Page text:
By Kevin Collison
Several Crossroads property owners are creating a new venue for public art in downtown, designating an alley that runs behind some prominent galleries as “Sculpture Alley” and commissioning works to display there.
“It’s a good way in which neighbors can work together to use a public space for public art,” said Suzie Aron of Aron Real Estate. “On every level, it’s a win-win for young artists, the community and property owners.”
Sculpture Alley splits the block bound by Wyandotte and Baltimore, from 19th Street to Southwest Boulevard. It’s behind the buildings housing the Weinberger Fine Art gallery, the Blue Gallery and ArtsKC.
In addition to Aron, the others involved are Zach Bickel, Jeff Owens, Justin Jin, Austin Walsh, Cindy Augustine and Paul Mattli.
They’ve raised money to light the alley, and have funded the commission, fabrication and installation of two sculptures by students at the Kansas City Art Institute.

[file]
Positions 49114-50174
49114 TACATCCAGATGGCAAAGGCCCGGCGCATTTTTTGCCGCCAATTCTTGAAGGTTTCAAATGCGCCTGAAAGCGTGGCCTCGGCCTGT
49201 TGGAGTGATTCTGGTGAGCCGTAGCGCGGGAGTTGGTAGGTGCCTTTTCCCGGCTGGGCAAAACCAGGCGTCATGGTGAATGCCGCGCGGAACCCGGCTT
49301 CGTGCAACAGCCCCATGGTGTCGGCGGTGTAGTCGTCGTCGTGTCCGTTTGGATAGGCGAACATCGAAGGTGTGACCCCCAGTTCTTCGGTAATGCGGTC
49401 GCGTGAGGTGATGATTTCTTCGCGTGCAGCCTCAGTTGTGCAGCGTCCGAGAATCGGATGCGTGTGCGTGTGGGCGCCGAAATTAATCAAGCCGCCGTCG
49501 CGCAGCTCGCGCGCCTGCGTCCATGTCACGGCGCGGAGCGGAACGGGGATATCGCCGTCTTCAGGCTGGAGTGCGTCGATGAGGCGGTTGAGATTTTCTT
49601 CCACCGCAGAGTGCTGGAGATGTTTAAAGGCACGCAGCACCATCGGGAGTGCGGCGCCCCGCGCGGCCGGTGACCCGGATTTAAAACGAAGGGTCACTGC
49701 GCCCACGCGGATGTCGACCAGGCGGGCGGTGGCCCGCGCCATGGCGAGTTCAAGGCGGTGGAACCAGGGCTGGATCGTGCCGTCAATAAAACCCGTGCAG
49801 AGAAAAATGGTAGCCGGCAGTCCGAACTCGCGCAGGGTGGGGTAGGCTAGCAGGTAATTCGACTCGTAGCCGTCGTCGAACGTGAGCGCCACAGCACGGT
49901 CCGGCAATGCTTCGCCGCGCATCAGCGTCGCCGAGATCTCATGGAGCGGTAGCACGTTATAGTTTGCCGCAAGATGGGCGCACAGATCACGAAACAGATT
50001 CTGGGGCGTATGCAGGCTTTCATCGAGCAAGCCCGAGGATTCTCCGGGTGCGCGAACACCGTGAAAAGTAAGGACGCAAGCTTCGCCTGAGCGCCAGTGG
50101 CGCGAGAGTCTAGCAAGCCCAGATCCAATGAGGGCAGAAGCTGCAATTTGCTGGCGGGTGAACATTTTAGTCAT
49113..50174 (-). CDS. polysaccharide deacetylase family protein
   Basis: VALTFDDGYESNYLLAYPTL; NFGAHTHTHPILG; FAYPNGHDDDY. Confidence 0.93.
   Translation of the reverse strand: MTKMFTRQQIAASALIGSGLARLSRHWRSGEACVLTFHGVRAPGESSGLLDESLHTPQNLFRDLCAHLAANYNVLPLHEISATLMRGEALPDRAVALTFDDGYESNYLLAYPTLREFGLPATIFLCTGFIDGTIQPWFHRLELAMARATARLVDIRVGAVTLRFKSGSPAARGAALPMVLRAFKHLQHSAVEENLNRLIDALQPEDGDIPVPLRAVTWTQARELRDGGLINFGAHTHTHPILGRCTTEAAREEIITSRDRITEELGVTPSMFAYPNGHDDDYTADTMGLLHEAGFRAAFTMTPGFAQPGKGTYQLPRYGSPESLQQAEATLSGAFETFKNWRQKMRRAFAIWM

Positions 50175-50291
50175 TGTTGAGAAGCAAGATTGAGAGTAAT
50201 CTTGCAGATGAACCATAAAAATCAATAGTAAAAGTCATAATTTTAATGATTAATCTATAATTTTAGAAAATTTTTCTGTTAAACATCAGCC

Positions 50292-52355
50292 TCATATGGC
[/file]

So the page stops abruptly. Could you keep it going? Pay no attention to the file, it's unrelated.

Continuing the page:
“The Crossroads is known for being part of downtown, but we’re unique as a neighborhood community,” Bickel said. “Our roots are centered on the arts.
“What better way to beautify these alleyways than with art, and what better art media than sculptures? That’s why we decided to make it a sculpture alley.”
The alley project has been in discussion for about a year. The patrons of Sculpture Alley approached Jarrett Mellenbruch, an adjunct professor of sculpture at the Art Institute, to help select the artists for the first works.
Aron already owns a work by Mellenbruch, “Tree in the Style of Matisse,” that’s located near the southwest end of the alley and will serve as an anchor for the project.
“It’s a great project,” Mellenbruch said. “Any chance to expose the public to more artwork in the public realm is a good thing.”
Works by Nick Mckenna and Amanda Dee were chosen to debut the endeavor.
The artists are receiving a $500 honorarium for their work and the backers of Sculpture Alley are paying for their installation and protection. The artists also will continue to own their works.
“We’ll see whether we include them as permanent pieces,” Aron said. “This is step one.”
The first sculptures are expected to be installed by late spring.
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